Summary (Identities & Issues in Literature)
The Autobiography of W. E. B. Du Bois is the inspiring story of a foremost African American intellectual and civil rights leader of the twentieth century. He discusses his individual struggles and accomplishments, as well as his major ideas dedicated to promoting racial equality for Africans and African Americans. Moving from the reconstruction era after the U.S. Civil War, through World Wars I and II, to the height of the Cold War and the atomic age, Du Bois’ personal reflections provide a critical, panoramic sweep of American social history. Du Bois did not simply observe the American scene; he altered it as a leader of African Americans in the American Civil Rights movement.
The chronological structure of The Autobiography of W. E. B. Du Bois begins with five chapters on his travels to Europe, the Soviet Union, and China. After these travels, Du Bois announces the crowning ideological decision of his life: his conversion to communism. The remainder of The Autobiography of W. E. B. Du Bois answers the question: How did Du Bois arrive at this crucial decision in the last years of his life? Du Bois chronicles his life patterns of childhood, education, work for civil rights, travel, friendships, and writings. This information is written in such a way that it explains his decision to adopt communism as his political worldview.
Perhaps the most fascinating section of the book is Du Bois’ account of his trial and subsequent acquittal in 1950 and 1951 for alleged failure to register as an agent of a foreign government, a sobering story of public corruption. His fundamental faith in American institutions, already strained by racism, was destroyed. He moved to Ghana and threw his tremendous energies into that nation as it shed its colonial experience.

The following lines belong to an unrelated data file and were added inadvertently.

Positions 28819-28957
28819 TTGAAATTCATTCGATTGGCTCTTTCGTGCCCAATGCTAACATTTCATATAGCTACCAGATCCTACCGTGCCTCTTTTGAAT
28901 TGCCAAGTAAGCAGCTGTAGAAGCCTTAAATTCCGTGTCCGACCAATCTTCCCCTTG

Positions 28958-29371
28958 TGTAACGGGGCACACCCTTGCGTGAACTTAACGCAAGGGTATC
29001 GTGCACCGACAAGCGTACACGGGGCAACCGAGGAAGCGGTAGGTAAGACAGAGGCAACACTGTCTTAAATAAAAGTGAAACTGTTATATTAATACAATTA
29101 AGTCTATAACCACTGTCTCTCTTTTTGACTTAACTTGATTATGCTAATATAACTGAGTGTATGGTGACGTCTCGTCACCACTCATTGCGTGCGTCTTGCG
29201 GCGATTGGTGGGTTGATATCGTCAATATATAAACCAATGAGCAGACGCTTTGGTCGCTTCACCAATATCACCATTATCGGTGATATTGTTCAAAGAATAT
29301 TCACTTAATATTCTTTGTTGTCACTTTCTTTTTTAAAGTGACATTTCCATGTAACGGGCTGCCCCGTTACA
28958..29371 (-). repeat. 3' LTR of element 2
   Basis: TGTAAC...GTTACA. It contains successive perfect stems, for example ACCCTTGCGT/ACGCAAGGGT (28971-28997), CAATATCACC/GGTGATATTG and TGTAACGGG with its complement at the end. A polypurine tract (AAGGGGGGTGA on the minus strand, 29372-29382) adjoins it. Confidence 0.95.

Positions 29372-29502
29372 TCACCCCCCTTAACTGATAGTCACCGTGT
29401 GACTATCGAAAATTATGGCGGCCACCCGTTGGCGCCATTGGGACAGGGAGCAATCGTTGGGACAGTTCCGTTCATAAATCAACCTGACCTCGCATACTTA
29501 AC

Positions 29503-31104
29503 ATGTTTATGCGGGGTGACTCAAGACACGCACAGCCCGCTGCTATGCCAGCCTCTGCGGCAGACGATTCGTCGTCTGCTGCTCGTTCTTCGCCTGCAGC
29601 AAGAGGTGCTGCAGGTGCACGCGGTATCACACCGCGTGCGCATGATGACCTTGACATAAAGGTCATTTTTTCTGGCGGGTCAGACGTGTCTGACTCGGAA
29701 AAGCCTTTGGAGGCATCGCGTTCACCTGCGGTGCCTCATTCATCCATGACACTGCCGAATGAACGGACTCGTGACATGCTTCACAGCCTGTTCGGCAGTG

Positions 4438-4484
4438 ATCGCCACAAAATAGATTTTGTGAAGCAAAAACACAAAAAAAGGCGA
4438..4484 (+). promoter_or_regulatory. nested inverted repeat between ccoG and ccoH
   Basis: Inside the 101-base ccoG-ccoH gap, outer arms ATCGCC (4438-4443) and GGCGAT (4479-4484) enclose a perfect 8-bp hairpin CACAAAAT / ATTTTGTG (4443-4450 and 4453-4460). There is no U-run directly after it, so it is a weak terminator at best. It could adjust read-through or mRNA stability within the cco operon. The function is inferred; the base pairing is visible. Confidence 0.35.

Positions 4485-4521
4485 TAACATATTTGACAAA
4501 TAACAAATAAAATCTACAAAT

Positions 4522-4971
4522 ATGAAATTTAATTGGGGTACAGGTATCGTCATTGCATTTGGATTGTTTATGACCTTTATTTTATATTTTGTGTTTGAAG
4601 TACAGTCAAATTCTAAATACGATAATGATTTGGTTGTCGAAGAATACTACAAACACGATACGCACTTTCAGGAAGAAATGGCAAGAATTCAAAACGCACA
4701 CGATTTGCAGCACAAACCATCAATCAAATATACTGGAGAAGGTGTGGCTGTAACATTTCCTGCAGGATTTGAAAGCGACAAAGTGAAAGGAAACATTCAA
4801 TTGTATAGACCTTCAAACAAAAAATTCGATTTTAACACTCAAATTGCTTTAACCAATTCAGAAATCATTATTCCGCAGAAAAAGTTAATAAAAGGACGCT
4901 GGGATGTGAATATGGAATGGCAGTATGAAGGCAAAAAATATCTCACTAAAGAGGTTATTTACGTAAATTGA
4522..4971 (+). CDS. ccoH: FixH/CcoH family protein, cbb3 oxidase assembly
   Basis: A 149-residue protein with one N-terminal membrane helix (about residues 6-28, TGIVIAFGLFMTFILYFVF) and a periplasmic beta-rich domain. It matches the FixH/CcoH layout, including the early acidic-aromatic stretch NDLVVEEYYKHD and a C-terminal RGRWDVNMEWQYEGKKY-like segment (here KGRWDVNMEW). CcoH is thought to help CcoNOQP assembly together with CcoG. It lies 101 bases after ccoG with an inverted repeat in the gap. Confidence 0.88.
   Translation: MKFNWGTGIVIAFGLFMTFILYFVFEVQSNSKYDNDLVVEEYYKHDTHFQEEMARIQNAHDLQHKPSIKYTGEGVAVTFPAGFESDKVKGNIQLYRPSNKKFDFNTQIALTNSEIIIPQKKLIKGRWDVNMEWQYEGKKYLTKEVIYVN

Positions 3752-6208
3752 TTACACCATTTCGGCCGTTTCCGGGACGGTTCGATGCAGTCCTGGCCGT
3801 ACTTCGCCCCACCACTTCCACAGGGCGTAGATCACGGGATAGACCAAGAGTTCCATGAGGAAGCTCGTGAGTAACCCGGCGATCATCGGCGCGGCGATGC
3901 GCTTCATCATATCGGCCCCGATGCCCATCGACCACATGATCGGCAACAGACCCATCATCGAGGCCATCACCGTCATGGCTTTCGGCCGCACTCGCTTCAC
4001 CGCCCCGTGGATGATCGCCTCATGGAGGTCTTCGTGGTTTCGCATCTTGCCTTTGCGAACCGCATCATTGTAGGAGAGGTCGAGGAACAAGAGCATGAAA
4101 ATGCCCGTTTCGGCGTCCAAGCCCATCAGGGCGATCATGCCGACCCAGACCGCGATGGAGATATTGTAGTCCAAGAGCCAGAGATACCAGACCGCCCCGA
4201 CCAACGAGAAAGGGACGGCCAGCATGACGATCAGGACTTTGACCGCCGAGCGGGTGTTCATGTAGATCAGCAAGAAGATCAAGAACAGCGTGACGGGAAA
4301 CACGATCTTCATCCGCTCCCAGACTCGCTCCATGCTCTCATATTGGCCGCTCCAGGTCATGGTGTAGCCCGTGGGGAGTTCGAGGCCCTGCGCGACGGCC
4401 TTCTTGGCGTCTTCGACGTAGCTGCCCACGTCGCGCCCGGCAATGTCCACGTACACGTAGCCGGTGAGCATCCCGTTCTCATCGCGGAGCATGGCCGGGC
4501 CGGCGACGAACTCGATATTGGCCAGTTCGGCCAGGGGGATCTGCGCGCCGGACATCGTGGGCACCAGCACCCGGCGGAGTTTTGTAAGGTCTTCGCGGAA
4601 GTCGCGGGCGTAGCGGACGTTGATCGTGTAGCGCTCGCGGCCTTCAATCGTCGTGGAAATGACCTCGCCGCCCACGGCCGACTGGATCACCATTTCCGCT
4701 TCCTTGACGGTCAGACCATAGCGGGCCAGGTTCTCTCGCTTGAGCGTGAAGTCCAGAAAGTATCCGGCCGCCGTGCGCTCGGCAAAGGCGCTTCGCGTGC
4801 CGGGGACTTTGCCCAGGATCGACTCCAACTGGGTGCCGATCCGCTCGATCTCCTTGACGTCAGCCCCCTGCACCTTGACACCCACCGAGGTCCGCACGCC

The autobiography is subtitled as a soliloquy, but this categorization reflects the political realities of 1960 more than the specific literary form of speaking to oneself. At the time, the Cold War between the United States and the Soviet Union made communism an abhorrent choice to many Americans. The autobiography finally appeared in English in 1968, at a publishing house known for its communist writings. The autobiography is the least read of Du Bois’ autobiographies, although it is an engaging exposition in which Du Bois shows his continuing growth and faith in human nature during his tenth decade.
Summary (Masterplots, Fourth Edition)
The Autobiography of W. E. B. Du Bois, first published in Russian as Vospominaniia in 1962, tells the impressive and inspiring story of an individual’s struggles, defeats, and accomplishments, as well as his major ideas developed during ninety years of a life dedicated to promoting racial equality and the sociological study of African American realities in the United States. The Autobiography of W. E. B. Du Bois presents a view of American life distilled through the perceptive, analytical eyes of one who may have been the foremost African American intellectual. Progressing from the Reconstruction era at the end of the American Civil War, through World Wars I and II, to the height of the Cold War and the atomic age, Du Bois’s personal reflections provide a critical, panoramic sweep of American social history. The Autobiography of W. E. B. Du Bois is simultaneously a history of a personal and a social struggle, seen from the perspective of a central participant.